It’s been almost a decade since the deepest of the dark days of the 2008 housing crisis and its subsequent recession. While it may seem that the worst is over, let’s not kid ourselves. The recession has had far reaching consequences that will take many years to finally lay to rest.
If we were to be honest, we’d say that relatively few have been unaffected by the ravages of the past few years.
The large majority of the people have experienced a reduction in family income either through:
- reduced work hours,
- pay freezes or
- job loss.
Wall street may rejoice at an influx of money and lower interest rates, but it’s the average joe on the stree that’s most affected by the current high rates of inflation. These are exactly the people who may benefit from debt advice.
Bankruptcy is still, thankfully, a rare event.
That being said, even one person having to face the throes of bankruptcy is too many. As if high inflation rates weren’t enough, the recent public spending cuts it will now fall on local and central government employees to face job losses and the subsequent pressure on making loan and mortgage repayments.
What can you do to avoid bankruptcy?
Fortunately there are many steps that can be taken before bankruptcy need even be considered.
The first step is to seek debt advice and get clued up on what actions can be taken to get back into control of the family finances.
This could take the form of a simple debt management plan where lenders are contacted and some form of reduced payment program is agreed upon. It may be that only a short moratorium is required to ease cashflow for a few months although lenders prefer at least some payments to be made in order to keep lines of communication open. More structured debt management plans may include involving a specialist debt advice company to negotiate the terms on behalf of the debtor. Their experience and knowledge of what may be achievable could save stress, time and, ultimately, money.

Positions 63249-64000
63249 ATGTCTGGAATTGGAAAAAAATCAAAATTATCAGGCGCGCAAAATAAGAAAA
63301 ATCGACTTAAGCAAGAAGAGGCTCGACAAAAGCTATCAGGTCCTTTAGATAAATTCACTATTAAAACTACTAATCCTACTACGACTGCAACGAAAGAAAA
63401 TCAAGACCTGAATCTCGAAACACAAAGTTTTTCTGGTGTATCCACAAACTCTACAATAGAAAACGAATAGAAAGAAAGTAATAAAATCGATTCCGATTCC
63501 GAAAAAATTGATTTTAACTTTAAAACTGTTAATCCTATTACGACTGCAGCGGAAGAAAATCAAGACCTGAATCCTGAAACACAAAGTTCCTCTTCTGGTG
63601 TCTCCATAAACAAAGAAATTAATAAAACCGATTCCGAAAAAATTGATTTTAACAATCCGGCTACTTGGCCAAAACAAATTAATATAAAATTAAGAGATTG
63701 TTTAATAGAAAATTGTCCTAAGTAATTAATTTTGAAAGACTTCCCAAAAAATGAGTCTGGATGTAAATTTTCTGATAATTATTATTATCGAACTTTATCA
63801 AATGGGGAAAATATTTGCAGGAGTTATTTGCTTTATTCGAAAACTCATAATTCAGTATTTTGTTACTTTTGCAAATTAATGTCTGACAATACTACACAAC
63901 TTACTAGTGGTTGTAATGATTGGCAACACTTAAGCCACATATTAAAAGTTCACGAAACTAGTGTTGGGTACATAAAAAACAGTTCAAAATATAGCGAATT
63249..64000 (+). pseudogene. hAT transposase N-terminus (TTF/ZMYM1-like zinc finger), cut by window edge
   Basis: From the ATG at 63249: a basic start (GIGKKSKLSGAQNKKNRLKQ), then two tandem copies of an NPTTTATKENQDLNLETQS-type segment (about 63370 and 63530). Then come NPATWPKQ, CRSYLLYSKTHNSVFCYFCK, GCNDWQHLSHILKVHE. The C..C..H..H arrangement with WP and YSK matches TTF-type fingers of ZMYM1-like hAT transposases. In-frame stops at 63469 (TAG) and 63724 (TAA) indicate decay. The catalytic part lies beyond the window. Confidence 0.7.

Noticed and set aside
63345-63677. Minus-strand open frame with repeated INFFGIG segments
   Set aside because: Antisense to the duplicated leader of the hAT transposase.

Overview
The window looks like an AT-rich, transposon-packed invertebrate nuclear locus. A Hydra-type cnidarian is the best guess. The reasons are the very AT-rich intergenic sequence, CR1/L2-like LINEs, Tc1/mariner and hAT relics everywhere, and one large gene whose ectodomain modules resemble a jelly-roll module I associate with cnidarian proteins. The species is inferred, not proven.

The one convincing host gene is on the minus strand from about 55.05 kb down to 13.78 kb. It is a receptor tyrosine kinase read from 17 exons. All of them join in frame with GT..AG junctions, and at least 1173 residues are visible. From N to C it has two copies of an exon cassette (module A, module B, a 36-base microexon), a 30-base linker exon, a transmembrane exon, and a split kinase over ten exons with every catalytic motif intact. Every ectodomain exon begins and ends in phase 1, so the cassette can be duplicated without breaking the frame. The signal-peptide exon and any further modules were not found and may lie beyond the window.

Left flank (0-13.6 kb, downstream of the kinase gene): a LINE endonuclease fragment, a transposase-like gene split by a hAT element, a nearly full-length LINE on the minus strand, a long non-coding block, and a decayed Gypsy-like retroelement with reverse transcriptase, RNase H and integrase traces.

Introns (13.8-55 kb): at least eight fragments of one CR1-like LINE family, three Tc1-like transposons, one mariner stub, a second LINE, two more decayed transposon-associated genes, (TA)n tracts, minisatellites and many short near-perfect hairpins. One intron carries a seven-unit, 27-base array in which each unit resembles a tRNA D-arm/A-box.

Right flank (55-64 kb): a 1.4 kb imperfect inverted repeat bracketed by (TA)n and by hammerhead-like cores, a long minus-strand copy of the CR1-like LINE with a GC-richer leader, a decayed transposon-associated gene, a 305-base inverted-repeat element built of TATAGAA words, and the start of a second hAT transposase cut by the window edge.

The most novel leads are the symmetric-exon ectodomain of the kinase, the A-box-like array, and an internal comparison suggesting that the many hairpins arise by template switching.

Correct your Money Habits
Sometimes people get into this situation due to poorer monetary habits as well. Just like governments, they spend profligately during the good times and therefore dont have enough saved up for the rougher times. A higher personal savings rate is recommended during the good times to build up this buffer.
Once debt has become a real issue and involves sums greater than 15,000, it may be necessary to look at a more structured debt management plan.
Individual Voluntary Arrangements (IVAs) were introduced to help those with serious debts avoid bankruptcy by introducing a legal framework for debtors and lenders to agree how to repay outstanding loans. Using the debt advice and services of a licenced insolvency practitioner, a debt management plan is agreed with lenders based on what a borrower can afford to repay over a typical 5 year period. If the majority of lenders agree, then a legal plan comes into effect and no more action can be taken to enforce loans against a borrower. Provided all the repayments are made on time as per the debt management plan then at the end of the IVA period, any remaining debt is written off.
The next few years will remain desperately tough for the economy with the prospect of high inflation, interest rates and unemployment. Earnings will remain tight so those with debt problems must act as soon as possible to avoid a vice like grip taking effect. The ultimate penalty for inaction could be bankruptcy and bankruptcy is not a good place to be.
Infographic on Consumer Debt by Quick Quid
Here’s how consumer debt looks like in the UK, the following infographic is brought to you by: QuickQuid.